After six years, the Yukon government has finally agreed to ban mineral staking in the Peel Watershed.
But it may be too little, too late.
The move came as a surprise because the Yukon government refused to grant a moratorium on mineral staking five years ago when the process began, even though First Nation governments had asked for such a ban.
In those five years, at least 8,000 new claims were staked in the watershed.
And the new ban may be of little use, because after the Peel Watershed Planning Commission released its pro-conservation plan two months ago, miners would have been unlikely to continue staking anyway.
Still, conservationists hail the ban.
“This is a good moment for everyone who has expressed their desire to see the Peel Watershed protected,” said Mike Dehn, executive director of the Canadian Parks and Wilderness Society’s Yukon chapter.
“I see this as a serious commitment by the Yukon government to proceed and move with First Nations to work on a final plan that will include a lot of production in the Peel Watershed,” he said.
The staking ban will last until February 4, 2011. Current mineral claims are not affected.
The ban will remain in place during year-long negotiations between the Yukon government and four First Nation governments with traditional territory in the Peel.
The chamber of mines is pleased with the year-long timetable because it will have a better chance to lobby the government.
“We’re happy they’re going to take the time to take the economic interests seriously, that’s our take on it,” said Carl Schulze, president of the Yukon Chamber of Mines.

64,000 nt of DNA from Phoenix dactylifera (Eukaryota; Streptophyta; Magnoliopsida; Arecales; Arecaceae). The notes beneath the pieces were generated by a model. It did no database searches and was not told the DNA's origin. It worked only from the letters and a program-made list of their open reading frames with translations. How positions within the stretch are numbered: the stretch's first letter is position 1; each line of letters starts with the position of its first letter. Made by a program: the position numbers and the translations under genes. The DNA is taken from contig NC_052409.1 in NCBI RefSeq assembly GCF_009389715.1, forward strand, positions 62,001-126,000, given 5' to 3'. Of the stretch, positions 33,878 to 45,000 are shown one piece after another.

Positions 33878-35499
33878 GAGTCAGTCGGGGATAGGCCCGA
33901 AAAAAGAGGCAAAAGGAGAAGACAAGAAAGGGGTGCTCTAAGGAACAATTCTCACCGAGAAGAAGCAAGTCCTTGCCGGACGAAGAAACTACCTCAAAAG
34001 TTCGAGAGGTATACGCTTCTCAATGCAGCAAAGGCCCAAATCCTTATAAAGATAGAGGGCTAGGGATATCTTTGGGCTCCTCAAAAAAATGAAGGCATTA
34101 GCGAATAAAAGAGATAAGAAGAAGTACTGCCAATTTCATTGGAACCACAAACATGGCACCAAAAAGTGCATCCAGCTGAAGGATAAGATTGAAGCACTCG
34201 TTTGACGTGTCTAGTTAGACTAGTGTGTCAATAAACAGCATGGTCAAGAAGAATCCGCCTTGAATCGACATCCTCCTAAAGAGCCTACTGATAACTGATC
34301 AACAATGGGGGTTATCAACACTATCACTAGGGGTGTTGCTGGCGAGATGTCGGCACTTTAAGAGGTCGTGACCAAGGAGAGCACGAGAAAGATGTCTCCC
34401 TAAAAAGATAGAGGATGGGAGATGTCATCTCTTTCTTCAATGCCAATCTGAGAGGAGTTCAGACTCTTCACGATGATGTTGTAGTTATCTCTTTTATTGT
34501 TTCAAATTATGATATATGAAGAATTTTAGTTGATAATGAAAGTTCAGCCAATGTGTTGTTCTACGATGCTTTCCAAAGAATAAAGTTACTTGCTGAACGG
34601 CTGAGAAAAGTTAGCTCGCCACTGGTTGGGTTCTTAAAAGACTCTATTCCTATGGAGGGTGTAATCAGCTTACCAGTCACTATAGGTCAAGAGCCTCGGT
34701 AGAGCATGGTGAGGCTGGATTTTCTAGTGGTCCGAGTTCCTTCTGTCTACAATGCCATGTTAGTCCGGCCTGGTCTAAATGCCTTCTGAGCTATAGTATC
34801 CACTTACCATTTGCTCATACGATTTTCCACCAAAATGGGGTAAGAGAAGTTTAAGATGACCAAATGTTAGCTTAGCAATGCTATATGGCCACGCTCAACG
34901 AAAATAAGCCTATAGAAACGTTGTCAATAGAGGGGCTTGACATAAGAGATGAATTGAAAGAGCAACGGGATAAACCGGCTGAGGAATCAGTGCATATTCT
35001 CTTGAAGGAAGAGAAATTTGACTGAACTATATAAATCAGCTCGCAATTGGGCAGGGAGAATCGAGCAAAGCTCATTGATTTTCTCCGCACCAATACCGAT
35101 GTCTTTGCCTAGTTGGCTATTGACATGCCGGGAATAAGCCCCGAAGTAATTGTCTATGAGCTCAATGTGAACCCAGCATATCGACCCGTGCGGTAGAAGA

The chamber will lobby senior bureaucrats over the next year, he said.
This is the last leg of a six-year journey that has occupied both miners and conservationists who are concerned about the future land use of the Peel. The 70,000-square-kilometre region is one of the world’s few pristine, roadless watersheds that is still accessible for wilderness tourism and outfitting. It also hosts a major coal deposit owned by Chevron and thousands of miners have staked the region for precious metals and uranium.
The timetable includes a plan review that will be completed in May and will be followed with public consultations until October, according to a joint news release.
The governments hope to provide a response to the Peel Watershed Planning Commission by December, if not earlier.
Premier Dennis Fentie’s office did not respond to a request for an interview. The chiefs of the Na-Cho Nyak Dun, Vuntut Gwitchin, Tr’ondek Hwech’in and Gwich’in Tribal Council could also not be reached.
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